True grit prevails in age of speed
Perseverance is something of an unsung quality these days. In an era of Twenty20 cricket, instant celebrity and pop culture, the virtues of patience, concentration and determination can seem old fashioned, prosaic and almost irrelevant.
But, in Test cricket at least, the old values still count for something. While the pace of the game has increased over the last couple of decades - in terms of run-rates if not over-rates - there is no substitute for the basic skills of cricket: bowling straight, playing straight and perseverance.
England and Pakistan showed that on Sunday. On a pitch that remains slow and offers only occasional help to the bowlers, this tour at last developed into what most anticipated it would be all along: this was hard, attritional cricket with every run and every wicket needing to be earned through sheer hard work.
The most obvious demonstration of perseverance came from Azhar Ali, the 26-year-old batsman from Lahore. He laboured for nearly nine hours over his highest first-class score, facing 442 balls - more than any England batsman has faced in the entire series - and striking only ten of them to the boundary and one of them over it.
It was an immensely valuable contribution to the Pakistan cause. While Younis Khan, timing the ball with a grace given to very few, has risen above this sluggish surface, every other batsman - with the brief exception of Kevin Pietersen in England's first innings - has had to slave over every run. Azhar showed that by utilising a decent technique, patience and discipline, runs could be scored in great quantity.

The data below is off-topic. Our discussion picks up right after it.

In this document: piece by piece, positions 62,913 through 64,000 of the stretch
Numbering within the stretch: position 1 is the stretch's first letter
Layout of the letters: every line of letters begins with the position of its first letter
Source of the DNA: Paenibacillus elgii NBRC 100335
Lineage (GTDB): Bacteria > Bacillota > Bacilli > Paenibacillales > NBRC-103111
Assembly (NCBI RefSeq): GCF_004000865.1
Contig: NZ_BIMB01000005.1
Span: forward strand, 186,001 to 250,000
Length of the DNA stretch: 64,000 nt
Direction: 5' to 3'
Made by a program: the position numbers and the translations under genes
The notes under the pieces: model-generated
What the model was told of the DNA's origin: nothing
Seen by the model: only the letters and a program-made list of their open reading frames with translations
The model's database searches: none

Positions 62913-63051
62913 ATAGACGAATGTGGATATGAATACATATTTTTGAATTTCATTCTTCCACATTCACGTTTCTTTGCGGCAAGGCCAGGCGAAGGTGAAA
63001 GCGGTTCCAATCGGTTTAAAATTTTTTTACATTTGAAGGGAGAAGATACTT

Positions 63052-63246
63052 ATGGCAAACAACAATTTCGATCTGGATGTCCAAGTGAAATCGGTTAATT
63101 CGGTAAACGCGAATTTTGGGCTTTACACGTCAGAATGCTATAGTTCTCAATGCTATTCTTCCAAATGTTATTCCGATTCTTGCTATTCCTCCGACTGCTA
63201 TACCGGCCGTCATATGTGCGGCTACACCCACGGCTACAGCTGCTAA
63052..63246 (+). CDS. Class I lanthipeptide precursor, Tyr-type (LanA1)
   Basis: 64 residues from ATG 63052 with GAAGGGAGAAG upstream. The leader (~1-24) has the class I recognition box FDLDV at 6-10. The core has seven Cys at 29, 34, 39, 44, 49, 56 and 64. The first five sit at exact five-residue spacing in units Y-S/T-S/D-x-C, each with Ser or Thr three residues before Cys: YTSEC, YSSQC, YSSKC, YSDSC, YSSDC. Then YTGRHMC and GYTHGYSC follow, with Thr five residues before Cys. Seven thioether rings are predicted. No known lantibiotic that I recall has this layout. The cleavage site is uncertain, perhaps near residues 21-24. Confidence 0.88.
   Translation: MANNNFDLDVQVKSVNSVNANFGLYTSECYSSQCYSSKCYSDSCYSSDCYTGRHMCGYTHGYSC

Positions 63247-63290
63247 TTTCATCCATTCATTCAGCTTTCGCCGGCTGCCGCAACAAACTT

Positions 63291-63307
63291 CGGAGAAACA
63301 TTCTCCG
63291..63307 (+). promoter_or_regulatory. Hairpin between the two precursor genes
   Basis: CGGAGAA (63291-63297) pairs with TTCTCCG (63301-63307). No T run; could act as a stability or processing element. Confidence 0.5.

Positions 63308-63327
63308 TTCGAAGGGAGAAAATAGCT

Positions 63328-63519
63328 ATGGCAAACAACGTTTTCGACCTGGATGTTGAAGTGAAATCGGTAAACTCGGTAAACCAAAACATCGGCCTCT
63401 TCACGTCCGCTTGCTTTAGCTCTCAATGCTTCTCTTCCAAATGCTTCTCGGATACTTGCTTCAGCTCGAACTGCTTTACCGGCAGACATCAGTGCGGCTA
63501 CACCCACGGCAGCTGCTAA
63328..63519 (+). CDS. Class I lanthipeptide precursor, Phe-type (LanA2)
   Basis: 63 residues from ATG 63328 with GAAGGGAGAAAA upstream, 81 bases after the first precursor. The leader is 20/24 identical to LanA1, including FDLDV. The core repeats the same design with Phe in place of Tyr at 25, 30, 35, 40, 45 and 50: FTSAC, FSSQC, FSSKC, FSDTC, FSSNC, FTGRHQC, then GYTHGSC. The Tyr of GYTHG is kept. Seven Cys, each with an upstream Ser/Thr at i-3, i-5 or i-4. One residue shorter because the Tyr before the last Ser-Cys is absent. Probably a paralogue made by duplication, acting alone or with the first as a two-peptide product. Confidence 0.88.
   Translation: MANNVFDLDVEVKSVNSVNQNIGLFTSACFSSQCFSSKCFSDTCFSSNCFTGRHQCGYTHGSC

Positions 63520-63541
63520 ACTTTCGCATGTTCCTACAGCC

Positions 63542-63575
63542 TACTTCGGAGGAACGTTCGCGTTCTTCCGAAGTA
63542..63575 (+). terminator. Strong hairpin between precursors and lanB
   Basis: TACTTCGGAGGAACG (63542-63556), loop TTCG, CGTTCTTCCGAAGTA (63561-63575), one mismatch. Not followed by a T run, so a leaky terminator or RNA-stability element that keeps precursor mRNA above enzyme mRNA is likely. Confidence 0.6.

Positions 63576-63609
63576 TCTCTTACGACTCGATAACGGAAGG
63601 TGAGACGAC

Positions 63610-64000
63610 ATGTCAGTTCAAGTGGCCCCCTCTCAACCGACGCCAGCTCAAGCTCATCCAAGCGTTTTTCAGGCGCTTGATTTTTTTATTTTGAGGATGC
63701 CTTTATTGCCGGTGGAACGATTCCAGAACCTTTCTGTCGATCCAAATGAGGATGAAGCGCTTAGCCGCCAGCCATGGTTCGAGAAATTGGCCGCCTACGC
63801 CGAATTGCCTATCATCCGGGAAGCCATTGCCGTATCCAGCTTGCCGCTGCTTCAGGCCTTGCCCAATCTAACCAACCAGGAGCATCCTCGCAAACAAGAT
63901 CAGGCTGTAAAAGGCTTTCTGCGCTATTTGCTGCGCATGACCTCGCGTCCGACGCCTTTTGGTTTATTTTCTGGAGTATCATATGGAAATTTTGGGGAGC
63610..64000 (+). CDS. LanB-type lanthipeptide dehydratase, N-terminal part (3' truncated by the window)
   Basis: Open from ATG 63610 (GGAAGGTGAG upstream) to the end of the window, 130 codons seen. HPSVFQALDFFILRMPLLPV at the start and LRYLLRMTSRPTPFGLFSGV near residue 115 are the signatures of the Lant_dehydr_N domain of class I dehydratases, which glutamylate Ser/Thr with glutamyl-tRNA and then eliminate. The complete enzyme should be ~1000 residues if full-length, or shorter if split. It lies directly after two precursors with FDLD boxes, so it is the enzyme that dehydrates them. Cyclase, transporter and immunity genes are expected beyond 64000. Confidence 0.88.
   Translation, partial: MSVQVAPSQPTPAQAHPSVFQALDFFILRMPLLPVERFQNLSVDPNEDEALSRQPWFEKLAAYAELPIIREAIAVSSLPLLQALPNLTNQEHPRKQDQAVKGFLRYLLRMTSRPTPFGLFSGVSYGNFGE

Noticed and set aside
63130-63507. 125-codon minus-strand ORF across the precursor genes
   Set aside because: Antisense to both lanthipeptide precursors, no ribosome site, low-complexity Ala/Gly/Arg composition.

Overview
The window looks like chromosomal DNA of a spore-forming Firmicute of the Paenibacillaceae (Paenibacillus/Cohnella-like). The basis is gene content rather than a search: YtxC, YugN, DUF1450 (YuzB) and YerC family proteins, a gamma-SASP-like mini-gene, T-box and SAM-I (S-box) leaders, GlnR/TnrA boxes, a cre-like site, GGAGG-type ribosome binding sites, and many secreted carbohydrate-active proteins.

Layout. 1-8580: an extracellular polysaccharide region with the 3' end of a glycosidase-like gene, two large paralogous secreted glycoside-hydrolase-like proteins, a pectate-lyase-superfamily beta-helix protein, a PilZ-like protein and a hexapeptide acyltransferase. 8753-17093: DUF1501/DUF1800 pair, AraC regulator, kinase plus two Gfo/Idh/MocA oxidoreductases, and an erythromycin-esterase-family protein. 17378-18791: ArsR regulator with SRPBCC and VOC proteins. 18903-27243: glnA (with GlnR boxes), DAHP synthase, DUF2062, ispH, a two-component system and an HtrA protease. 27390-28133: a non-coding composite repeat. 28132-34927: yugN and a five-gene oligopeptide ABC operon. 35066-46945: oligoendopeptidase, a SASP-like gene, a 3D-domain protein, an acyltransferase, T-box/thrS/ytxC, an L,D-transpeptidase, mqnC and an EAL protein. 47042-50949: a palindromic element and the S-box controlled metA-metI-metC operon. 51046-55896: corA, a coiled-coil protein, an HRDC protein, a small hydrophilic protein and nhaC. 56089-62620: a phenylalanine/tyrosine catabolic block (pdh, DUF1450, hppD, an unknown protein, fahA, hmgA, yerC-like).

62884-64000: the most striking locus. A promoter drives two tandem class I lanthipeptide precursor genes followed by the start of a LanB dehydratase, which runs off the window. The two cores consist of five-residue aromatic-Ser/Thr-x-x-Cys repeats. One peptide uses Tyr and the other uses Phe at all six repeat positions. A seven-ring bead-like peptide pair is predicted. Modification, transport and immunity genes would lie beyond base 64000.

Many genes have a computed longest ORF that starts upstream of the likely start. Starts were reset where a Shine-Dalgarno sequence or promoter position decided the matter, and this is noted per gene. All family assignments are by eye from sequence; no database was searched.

The value of Azhar and Younis' partnership is best illustrated by what happened after it. Pakistan lost their last seven wickets for just 34 runs and England, who were at one stage facing the prospect of a target somewhere in excess of 500, a daunting and hopeless challenge, were suddenly given just a glimmer of hope.
It is not just in this innings that Azhar has had to work hard. He spent three seasons playing for the club Huntly in the Perthshire Premier League in Scotland, building a technique to cope with the moving ball, and has endured a tough baptism to Test cricket. While he was one of the few Pakistan batsmen to enjoy any success on the tour to England in 2010, he has struggled to cement his position in the side and has contributed relatively few match-defining innings. His response has been simply to work hard, keep improving and retain faith in his ability. He said that his innings in the last Test in Abu Dhabi, a knock of 68 that was constructed with his side in some trouble, had given him new confidence. Without that innings, we might not have seen this one.
The selectors have persevered with Azhar too. His conversion rate before this Test - just one century and 13 half-centuries - was causing some frustration and there were calls from some quarters to recall the flasher talent that is Umar Akmal.
But Azhar is seen as part of Pakistan's future. He has developed through the system, representing his county from under-15 to under-19 level and has long been identified as one to keep an eye on. An opener in domestic cricket, he has the ability to face the new ball - he effectively has many times this series - and is also talked about as a future captain. Now he has repaid the selectors loyalty and there seems no reason to doubt that he will go on to play a large role in Pakistan's future.